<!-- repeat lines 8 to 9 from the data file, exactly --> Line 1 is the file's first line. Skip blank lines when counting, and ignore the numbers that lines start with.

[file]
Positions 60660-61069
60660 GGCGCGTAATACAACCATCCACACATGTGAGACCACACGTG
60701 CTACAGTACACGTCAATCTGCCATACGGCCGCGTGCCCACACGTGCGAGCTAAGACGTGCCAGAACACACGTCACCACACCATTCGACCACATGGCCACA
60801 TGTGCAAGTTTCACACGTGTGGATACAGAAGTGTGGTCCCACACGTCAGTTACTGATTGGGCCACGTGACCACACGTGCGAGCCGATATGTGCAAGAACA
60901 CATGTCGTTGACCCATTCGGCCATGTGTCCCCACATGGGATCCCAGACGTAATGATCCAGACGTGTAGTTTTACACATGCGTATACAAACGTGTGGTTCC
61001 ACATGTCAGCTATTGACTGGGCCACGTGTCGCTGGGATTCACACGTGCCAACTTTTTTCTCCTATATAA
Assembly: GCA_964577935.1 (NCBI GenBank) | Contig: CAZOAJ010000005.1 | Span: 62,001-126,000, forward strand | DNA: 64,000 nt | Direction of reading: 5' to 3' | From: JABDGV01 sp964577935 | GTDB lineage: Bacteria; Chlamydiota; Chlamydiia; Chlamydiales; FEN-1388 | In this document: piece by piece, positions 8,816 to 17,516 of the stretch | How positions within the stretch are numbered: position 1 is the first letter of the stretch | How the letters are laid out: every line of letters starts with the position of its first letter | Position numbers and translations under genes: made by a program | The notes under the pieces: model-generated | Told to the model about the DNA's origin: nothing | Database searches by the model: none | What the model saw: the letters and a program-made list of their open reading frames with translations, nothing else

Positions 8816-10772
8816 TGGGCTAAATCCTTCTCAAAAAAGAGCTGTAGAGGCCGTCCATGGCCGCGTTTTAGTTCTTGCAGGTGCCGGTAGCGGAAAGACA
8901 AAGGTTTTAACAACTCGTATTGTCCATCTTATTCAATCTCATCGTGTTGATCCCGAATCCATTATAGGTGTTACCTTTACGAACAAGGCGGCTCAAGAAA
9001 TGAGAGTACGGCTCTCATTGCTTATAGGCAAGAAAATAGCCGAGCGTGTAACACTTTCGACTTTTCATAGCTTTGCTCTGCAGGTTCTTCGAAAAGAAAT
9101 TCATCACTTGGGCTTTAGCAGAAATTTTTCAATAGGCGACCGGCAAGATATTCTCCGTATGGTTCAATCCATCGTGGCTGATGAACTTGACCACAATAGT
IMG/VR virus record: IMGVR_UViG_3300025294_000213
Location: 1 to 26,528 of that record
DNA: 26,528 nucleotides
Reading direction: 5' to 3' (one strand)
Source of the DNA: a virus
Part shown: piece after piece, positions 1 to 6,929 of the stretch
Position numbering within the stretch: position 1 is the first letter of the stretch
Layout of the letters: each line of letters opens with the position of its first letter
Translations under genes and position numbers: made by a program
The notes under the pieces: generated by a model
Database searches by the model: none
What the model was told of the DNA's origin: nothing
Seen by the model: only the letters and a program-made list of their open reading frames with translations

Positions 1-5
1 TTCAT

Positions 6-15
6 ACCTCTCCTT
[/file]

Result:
Positions 8816-10772
8816 TGGGCTAAATCCTTCTCAAAAAAGAGCTGTAGAGGCCGTCCATGGCCGCGTTTTAGTTCTTGCAGGTGCCGGTAGCGGAAAGACA